My brother has DPOA of health care for my Mother. Do I need his permission to access her medical records?

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My brother, a physician who has DPOA of health care for my mother , tends to withhold some health information from the rest of us. For instance, after my mother, who is 92, had a laminectomy, he decided to put her in hospice because she isn't doing well but will not reveal the official diagnosis that gives her 6 months to live. I would like to gain access to the Hospice records to see what has been recorded as her specific diagnosis which is required to be eligible for hospice.

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Has your brother told your mother's health care providers not to provide her health care information to you or other family members?

Health care providers have flexibility when working with people who are helping a family member with health care arrangements. A government website answers Frequently Asked Questions and explains:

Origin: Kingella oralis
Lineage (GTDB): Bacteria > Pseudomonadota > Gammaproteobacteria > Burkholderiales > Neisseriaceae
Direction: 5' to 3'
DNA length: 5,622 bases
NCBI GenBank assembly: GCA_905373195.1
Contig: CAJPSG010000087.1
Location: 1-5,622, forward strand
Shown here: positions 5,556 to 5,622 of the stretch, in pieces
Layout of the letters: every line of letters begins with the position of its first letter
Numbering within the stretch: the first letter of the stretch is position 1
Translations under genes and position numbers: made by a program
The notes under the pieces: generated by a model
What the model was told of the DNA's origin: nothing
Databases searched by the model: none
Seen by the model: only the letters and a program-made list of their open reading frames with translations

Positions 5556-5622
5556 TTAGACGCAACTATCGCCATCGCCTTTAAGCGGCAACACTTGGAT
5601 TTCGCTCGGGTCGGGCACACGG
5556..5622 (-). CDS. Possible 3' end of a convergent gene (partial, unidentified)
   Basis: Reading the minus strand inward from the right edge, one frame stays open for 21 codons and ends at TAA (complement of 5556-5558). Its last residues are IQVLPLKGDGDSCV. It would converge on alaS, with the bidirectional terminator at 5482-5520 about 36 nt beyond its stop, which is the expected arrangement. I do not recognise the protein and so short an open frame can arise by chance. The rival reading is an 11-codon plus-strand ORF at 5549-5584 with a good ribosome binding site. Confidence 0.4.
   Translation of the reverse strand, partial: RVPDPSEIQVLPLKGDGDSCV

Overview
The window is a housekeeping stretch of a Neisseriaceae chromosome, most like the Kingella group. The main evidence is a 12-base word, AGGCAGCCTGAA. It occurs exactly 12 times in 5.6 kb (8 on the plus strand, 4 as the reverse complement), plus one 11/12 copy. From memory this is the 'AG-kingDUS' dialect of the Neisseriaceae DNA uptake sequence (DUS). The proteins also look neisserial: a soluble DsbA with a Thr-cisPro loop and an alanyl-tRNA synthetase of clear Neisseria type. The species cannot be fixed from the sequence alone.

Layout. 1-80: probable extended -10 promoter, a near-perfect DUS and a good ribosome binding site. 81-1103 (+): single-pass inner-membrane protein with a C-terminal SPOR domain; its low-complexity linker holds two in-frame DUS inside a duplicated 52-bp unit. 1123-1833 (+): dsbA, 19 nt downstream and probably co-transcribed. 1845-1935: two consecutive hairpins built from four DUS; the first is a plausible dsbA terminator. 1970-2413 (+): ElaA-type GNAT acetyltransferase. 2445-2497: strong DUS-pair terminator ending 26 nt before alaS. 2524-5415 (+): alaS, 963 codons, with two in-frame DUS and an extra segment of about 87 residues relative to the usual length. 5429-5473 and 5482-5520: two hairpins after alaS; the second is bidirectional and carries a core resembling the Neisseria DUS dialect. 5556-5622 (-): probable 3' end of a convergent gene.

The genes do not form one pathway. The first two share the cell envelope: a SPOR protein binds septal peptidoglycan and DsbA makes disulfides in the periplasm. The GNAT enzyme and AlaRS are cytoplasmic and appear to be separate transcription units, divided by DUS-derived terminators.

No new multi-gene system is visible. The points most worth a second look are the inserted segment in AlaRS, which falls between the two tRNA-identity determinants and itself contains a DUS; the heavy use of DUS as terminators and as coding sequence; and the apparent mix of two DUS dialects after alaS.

"The HIPAA Privacy Rule at 45 CFR 164.510(b) specifically permits covered entities to share information that is directly relevant to the involvement of a spouse, family members, friends, or other persons identified by a patient, in the patient’s care or payment for health care."

If your brother has given intrusions to the health care providers that makes them unwilling to talk with you, talk to an elder law attorney for ideas on how to help him cooperate with you, other family members and your mother's health care providers.

If your mother is able to communicate verbally, the regulation mentioned in the FAQ explains that your mother can verbally give permission to the health care provider to disclose her information to you.
Your mother can ask the hospice people for you to be given the information you want. It sounds as though you don't agree with the decision to call in hospice? It's not as though your mom now has an expiration date, more that they acknowledge that a 92 year old has a limited lifespan and the focus going forward will be to keep her pain free and comfortable rather than trying to extend her life. Hospice will get her more visits from aides, nurses, social workers and spiritual care than she may be receiving now.